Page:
In a previous post I wrote about AWS CodeBuild, which allows us to run our builds using AWS infrastructure. In this post we are going one step further and explore CodePipeline; AWS’ solution for continuos delivery.

Some of Pipelines’ features:

  • Detect code changes and start Pipeline automatically
  • Split releases into stages (One per environment, for example)
  • Pause the releases if a step fails
  • Allow steps to only proceed after manual approval

Concepts

Before we start creating our own Pipelines, we need to get familiar with a few concepts.

  • Pipeline - A workflow that defines the different stages a code change needs to go through
  • Stage - A Pipeline is divided into stages. Each stage starts in a new clean environment and can perform different actions depending on what it was configured to do
  • Action - A specific set of operations to be executed (for example; build and run tests)

The concepts will make more sense once we start creating a Pipeline. For now, the important thing to know is that a stage can have multiple actions and a Pipeline can have multiple stages.

Excutions

Every time a change needs to run through a Pipeline, an Execution is created. There are a few useful things to know about executions:

  • Each execution has a unique ID
  • Valid execution statuses are: InProgress, Stopping, Stopped, Succeeded, Superseded, and Failed
  • A stage can only run one execution at a given time
  • If an execution reaches a stage that is already processing another change, the execution will wait for the stage to free before continuing
  • If there is more than one execution waiting for a stage, the older executions will be superseded by the newest one. This means the older executions will be marked as Superseded and will not continue through the Pipeline. Only the newest execution will continue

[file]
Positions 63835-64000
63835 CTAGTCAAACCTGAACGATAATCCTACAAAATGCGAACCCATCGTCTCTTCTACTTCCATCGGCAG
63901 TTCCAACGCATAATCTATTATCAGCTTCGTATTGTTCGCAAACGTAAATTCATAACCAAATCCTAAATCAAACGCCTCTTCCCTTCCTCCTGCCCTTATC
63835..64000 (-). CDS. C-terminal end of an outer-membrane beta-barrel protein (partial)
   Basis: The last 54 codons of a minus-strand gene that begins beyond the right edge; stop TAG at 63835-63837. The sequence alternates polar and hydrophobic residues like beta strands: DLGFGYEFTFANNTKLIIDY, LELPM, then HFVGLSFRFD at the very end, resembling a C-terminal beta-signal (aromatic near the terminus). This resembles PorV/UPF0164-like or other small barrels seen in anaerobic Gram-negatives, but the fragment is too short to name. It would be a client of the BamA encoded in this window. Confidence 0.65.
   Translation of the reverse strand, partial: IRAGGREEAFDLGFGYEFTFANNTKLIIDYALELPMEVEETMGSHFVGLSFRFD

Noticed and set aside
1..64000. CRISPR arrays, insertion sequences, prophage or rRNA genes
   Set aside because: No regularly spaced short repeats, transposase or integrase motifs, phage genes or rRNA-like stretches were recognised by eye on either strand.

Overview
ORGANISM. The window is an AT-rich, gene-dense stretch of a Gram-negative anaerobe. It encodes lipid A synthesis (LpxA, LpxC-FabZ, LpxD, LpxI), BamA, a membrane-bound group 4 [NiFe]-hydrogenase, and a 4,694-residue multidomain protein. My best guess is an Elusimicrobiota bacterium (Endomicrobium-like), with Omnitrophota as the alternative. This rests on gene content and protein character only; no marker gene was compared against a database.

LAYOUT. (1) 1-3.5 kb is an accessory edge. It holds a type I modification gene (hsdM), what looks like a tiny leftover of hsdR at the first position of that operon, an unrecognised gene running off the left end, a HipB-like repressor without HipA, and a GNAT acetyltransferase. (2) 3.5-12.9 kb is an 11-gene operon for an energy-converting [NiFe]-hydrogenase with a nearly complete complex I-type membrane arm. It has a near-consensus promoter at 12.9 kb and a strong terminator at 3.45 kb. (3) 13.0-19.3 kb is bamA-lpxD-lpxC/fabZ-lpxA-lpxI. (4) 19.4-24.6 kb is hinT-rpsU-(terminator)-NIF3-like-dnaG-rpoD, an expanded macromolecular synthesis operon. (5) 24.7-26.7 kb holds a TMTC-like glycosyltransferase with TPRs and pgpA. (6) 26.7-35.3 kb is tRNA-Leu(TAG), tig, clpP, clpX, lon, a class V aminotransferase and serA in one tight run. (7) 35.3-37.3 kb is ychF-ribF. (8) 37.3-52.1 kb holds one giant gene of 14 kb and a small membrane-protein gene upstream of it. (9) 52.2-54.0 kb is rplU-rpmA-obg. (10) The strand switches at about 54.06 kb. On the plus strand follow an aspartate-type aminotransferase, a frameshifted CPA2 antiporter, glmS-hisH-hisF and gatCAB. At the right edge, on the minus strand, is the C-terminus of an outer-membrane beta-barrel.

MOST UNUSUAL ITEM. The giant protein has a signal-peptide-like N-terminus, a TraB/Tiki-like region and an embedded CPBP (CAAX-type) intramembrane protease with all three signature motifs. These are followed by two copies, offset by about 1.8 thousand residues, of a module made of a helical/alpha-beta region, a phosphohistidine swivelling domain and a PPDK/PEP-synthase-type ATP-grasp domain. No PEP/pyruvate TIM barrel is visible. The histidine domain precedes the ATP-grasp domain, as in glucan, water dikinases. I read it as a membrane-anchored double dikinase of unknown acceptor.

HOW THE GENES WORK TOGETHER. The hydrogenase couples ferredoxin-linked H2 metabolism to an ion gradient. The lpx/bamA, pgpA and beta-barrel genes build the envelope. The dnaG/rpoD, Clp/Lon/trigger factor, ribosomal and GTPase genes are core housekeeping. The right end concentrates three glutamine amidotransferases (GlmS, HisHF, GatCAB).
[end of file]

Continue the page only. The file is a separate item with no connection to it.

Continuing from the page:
Creating Pipelines

Most examples out there show how to manage Pipelines from AWS console. I think this is fine for experimentation, but when you work on a larger project, you probably want your infrastructure to be source controlled so changes are easily traceable. For this reason, I’m going to focus solely on using AWS CLI to manage the Pipeline (If you are not familiar with AWS CLI, you can look at my Introduction to AWS CLI).

Let’s start by listing all the Pipelines in a given region:

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aws codepipeline list-pipelines --region us-east-1

Sadly, AWS CLI doesn’t allow us to list Pipelines in all regions with a single command, so we have to do one call per region we are interested in.

Since I haven’t created any Pipeline, I got an empty result.

CodePipeline JSON structure

AWS allows us to define Pipelines using a JSON file. The most basic Pipeline we can create looks something like this:

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{
  "name": "TestingPipeline",
  "roleArn": "arn:aws:iam::1234567890:role/PipelineRole",
  "stages": [
    {
      "name": "GetCode",
      "actions": [
        {
          "name": "GetCode",
          "actionTypeId": {
            "category": "Source",
            "owner": "AWS",
            "provider": "S3",
            "version": "1"
          },
          "configuration": {
            "S3Bucket": "code-bucket-01",
            "S3ObjectKey": "TheCode.zip"
          },
          "outputArtifacts": [
            {
              "name": "NewestCode.zip"
            }
          ]
        }
      ]
    },
    {
      "name": "BuildCode",